Sometimes I find data from NYTimes, which has a learning center. In Fall, with the data for Covid cases, I was able to create a quiz for College Algebra with questions regarding the function (number of daily infections or deaths) increasing, decreasing or having a relative maximum/minimum. Questions asking for cumulative infections/deaths required students to think beyond simply reading graph numbers. Covid cases quiz has been added to the library.
    The worldometer site is one that I use for various types of demographic data.

    Manisha Ranade
    Santa Fe College
    Gainesville FL

  • 8.  RE: IMPACT in Action #1a - Show Me the Data!

    Posted 03-15-2021 23:51:00
      |   view attached
    I have worked with the Maryland Sex Offenders Registry before which allows to filter data by zip code, state, city, name and more. Once you get to the individual name of a person, variables such as weight, age, height, race, ethnicity and residency become available. The link to the national sex offender public website is .
    Another interesting site is the Baltimore Neighborhood Indicator Alliance (BNIA) which provides meaningful, accurate and open data at the community level. From the open data portal under Quick Links you can access the Vital Signs Open Data Portal concentrating on census demographics, community development, children and family health, crime and safety, education and youth, and much more. I have used graphs from that site and have contrasted and compared different neighborhoods with each other.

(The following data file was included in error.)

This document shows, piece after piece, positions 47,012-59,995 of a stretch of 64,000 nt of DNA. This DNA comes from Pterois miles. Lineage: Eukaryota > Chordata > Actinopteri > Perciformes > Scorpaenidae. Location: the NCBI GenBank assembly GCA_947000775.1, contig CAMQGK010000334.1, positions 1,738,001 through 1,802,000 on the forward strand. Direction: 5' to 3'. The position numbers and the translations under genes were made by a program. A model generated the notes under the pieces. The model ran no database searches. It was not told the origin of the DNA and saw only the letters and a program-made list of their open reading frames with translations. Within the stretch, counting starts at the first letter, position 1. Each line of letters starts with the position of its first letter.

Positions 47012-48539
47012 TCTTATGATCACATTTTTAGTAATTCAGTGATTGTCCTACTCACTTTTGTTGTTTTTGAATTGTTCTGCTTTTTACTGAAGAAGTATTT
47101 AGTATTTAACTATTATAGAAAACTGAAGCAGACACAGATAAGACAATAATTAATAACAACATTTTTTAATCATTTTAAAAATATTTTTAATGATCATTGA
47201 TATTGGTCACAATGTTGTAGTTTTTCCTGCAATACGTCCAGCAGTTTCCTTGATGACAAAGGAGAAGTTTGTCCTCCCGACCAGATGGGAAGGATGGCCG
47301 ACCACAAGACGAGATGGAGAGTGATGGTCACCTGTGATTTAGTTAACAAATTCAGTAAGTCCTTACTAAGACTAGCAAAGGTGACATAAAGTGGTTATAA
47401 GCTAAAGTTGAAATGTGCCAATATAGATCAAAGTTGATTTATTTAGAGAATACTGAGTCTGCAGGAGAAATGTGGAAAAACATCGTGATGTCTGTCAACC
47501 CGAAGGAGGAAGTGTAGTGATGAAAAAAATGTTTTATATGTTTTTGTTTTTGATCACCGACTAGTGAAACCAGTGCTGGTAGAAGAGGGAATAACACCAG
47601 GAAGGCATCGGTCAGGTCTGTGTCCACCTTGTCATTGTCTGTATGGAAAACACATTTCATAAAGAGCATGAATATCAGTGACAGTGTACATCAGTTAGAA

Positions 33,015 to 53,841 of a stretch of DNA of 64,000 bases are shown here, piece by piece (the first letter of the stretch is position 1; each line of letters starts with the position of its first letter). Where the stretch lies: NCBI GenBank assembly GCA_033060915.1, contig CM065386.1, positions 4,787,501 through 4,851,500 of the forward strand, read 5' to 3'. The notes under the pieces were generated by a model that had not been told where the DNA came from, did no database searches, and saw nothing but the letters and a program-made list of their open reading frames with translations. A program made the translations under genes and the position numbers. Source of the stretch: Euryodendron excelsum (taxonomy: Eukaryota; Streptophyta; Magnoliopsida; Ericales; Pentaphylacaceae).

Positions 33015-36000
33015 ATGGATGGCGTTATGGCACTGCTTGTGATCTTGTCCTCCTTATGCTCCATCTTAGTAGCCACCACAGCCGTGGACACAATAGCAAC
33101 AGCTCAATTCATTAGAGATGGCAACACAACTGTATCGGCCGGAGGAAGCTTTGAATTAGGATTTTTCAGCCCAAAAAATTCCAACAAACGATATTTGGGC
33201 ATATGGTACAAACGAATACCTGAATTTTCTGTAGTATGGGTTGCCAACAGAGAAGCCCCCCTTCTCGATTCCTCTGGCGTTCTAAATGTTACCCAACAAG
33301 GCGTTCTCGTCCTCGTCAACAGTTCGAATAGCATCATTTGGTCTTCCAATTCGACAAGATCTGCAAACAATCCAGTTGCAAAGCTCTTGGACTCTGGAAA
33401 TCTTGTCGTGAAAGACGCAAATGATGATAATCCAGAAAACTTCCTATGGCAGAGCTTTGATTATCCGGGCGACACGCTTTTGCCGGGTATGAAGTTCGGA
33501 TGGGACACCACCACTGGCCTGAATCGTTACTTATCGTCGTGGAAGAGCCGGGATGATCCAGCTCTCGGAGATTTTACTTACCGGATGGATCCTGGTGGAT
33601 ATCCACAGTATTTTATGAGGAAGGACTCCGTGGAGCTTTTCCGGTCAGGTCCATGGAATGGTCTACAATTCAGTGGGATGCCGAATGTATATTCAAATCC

And last, I have used data from a study on Maryland College Students at Public Institutions that produced about 1400 data points with over 20 variables and very interesting information about our students. The file has received over 3000 views in StatCrunch, so some of you may have seen this already. In StatCrunch it can be accessed in the data search box under the name "MD College Students". I have also attached the file for your convenience.
    Happy analyzing!

    Barbara Leitherer
    Professor of Mathematics
    CC of Baltimore County - Essex
    Baltimore MD


  • 9.  RE: IMPACT in Action #1a - Show Me the Data!

    Posted 03-24-2021 21:34:00
    I have asked students to answer a few questions at the beginning of the semester. We analyze that data, and the question, "How old are you?" is always a fun one. You have answers like "22", "45yrs old", and "I will be 21 on June 19". This gives students the opportunity to see:

    1.) Real world data is messy.
    2.) If you do not define your questions clearly, you can expect some unexpected answers.
    3.) Cleaning data is a very important part of data analysis.
    4.) For some questions, you may want to have some data validation techniques employed such as giving an error if the answer is not an integer.

    Teaching of Statistics in Health Sciences

    ICPSR - ICPSR advances and expands social and behavioral research, acting as a global leader in data stewardship and providing rich data resources and responsive educational opportunities for present and future generations.

    Cengage Data set hub

    Pearson's Shared Data Sets

    Salary Data for State Employees - This is always a fun one for department meetings.

    SAT and ACT results by District

    Tuition and Fees of Universities

    US News and World Report - 100 Best Jobs in America

    Keisha Brown
    Assistant Professor
    Georgia State University Perimeter College - Dunwoody
    Dunwoody GA